Not satisfied with simply scratching the surface of error checking, we also ran the “chkdsk” utility on Windows, scanning the drive with the “/r” command, which checks for bad sectors and clusters. The lengthy process, which took around two and a half hours, resulted in a clean record, showing that the drive we tested was free of issues.
Even so, the speed issues remain. Seagate Portable drives are impressive in other regards, so it’d be great to say speed was excellent, too. Unfortunately, that’s not the case, but Seagate isn’t off by a significant margin. It can go toe-to-toe with competing drives at Western Digital and Toshiba, but it can’t go against an SSD like the Samsung T5 (read our Samsung T5 review).
Warranty & Support
Finding the warranty information for our Seagate Portable drive was difficult, despite there being a .pdf on the drive. The .pdf directed us to the quick start guide, and the quick start guide sent us back to the .pdf. Both say EU customers will get a longer warranty window of two years. Because offering a one-year limited warranty is required in the U.S., that seems like the safest bet.
The only way to confirm that is to go to a specific URL in the user guide, enter your serial number, model number and country and look up your drive. Seagate still didn’t tell us the warranty period, only that we were covered for at least another year. This could change depending on the packaging your drive arrives in, but regardless, Seagate should be more clear.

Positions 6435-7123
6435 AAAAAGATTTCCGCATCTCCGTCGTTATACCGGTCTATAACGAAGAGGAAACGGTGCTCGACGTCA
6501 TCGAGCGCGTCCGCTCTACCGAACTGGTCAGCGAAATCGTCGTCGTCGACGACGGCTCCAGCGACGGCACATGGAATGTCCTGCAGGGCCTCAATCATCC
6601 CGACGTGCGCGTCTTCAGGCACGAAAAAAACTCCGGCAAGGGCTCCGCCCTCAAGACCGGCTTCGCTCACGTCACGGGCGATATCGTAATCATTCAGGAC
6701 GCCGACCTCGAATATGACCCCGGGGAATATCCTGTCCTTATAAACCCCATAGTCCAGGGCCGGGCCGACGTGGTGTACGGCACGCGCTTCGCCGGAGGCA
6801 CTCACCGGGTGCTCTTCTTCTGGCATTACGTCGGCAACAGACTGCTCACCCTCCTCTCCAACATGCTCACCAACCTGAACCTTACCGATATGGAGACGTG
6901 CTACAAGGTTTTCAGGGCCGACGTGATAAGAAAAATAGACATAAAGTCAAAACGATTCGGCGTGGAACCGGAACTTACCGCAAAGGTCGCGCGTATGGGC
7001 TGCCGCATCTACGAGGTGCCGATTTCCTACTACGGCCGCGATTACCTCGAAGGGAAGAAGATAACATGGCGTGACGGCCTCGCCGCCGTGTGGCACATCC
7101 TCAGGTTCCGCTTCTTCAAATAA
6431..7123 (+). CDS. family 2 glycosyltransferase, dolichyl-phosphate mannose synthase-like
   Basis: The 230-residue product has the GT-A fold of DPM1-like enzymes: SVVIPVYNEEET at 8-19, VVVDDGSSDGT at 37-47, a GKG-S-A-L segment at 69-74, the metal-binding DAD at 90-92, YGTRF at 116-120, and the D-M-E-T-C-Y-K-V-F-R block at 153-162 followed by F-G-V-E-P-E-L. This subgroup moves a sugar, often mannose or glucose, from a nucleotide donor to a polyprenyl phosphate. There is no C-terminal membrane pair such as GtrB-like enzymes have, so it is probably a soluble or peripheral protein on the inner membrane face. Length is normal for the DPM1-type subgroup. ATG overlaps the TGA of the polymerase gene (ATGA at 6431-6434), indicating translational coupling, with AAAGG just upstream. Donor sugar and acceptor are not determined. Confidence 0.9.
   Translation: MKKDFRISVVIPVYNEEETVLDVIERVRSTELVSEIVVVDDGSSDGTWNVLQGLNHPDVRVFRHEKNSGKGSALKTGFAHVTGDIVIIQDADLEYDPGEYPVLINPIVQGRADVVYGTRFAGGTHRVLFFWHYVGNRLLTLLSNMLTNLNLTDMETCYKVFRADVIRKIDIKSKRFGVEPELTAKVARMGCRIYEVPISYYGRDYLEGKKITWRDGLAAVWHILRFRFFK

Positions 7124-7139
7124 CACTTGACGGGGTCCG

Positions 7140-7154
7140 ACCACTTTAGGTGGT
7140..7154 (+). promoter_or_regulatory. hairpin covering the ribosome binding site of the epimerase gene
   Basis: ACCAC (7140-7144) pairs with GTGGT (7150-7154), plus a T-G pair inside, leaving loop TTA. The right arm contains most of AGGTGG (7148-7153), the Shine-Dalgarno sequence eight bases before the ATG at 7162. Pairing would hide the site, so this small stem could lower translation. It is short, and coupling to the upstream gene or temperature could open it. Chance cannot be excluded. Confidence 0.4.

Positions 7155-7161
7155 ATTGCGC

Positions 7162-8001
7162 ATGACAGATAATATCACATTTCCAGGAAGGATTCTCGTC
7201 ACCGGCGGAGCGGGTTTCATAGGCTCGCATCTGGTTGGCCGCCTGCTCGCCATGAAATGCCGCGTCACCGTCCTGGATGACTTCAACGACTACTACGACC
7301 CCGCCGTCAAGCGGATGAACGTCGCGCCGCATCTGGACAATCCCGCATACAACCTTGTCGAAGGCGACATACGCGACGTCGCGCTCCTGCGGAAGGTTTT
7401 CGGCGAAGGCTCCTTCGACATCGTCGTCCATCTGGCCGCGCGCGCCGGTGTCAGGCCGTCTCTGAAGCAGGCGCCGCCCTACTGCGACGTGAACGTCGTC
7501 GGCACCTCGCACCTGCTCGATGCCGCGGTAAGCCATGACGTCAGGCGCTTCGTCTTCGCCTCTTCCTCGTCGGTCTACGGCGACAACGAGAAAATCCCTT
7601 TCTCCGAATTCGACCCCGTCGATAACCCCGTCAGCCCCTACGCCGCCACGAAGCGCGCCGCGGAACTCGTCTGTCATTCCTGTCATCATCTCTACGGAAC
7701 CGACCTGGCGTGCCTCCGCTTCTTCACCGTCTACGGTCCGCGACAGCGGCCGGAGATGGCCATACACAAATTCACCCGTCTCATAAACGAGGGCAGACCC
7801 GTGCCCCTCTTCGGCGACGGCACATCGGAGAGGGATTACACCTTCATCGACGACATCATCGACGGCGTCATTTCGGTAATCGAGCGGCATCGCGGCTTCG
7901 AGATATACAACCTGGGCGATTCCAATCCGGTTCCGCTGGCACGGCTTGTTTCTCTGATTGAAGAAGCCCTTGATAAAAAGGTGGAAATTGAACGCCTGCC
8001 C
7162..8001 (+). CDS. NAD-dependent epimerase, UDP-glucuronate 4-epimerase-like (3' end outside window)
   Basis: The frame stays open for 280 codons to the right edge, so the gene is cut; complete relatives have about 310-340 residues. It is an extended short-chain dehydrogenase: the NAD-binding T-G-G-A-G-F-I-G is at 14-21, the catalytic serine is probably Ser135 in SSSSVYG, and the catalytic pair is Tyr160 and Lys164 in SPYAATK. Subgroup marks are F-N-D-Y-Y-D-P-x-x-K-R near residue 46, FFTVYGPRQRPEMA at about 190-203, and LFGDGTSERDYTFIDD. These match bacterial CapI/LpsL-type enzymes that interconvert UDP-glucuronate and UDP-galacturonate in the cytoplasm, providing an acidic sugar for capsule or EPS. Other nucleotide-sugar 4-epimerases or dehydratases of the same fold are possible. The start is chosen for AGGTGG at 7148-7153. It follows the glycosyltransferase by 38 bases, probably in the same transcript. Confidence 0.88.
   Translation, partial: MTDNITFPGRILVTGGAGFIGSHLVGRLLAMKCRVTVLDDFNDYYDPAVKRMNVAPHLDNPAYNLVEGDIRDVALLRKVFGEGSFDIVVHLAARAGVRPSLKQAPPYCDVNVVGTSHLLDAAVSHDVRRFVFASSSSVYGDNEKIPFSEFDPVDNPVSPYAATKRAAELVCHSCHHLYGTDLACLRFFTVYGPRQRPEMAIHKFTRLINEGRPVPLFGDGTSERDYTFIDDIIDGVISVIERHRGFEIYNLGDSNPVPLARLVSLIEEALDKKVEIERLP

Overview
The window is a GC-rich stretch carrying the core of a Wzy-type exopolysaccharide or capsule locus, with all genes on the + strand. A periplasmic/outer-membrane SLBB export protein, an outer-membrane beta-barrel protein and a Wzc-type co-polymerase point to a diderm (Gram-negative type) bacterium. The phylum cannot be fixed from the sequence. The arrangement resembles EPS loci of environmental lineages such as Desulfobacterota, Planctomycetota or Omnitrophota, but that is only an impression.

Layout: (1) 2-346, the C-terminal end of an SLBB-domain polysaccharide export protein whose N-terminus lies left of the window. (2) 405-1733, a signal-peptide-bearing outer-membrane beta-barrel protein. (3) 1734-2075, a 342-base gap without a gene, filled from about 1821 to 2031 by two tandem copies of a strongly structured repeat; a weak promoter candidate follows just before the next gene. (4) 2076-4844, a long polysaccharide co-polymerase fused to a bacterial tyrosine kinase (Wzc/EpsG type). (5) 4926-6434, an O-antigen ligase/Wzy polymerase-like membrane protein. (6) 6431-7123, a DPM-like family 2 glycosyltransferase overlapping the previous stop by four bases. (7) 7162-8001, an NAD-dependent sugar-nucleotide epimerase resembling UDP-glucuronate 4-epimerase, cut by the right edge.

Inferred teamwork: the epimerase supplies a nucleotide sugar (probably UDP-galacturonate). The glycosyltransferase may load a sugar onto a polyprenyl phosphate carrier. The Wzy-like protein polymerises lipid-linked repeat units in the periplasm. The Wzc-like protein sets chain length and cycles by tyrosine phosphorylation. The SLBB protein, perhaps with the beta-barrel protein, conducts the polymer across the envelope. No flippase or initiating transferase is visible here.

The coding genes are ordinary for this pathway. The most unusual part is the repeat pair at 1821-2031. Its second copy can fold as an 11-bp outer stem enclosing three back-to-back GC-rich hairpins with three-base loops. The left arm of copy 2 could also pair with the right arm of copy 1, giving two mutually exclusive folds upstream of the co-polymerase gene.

Finding support for your drive is simple, though. After googling “Seagate support,” we were directed to a page where we could select our product, no serial numbers required. There were no knowledgebase articles relating to our drive, but considering Seagate provides a link to an extended user’s guide on the drive, we’re not too upset.
There’s also live chat available for troubleshooting technical issues with the drive. Given that Seagate has a free backup and mirroring utility and offers an inexpensive recovery service, we’re not sure how useful it is, but it’s there if you need it.
Seagate Portable hard drives are inexpensive, packed with features and easy to get up and running. They’re cheap, but you’re trading a few dollars for performance. Though miles away from G-Technology G-Drive (read our G-Technology G-Drive review), Seagate isn’t far behind Toshiba and Western Digital.
It’s a suitable disk for taking files on the go or backing up your computer externally. If you’re looking to, say, edit video off the drive, though, you’ll probably want to read our other external hard drive reviews.
What do you think of the Seagate Portable hard drives? Is the slower speed a deal breaker for you? Let us know in the comments below and, as always, thanks for reading.
Seagate Portable FAQ
- You can open the drive enclosure by wedging a thin screwdriver between where the two pieces of plastic meet. Doing so will permanently damage your drive and void your warranty, though.
- The Seagate Portable hard drive works with Windows and macOS. Simply plug it into a free USB port using the included cable and follow the setup instructions located on the drive.
- You can backup your computer onto a Seagate Portable drive by downloading the SeaTools utility and selecting the files and folders you want to backup.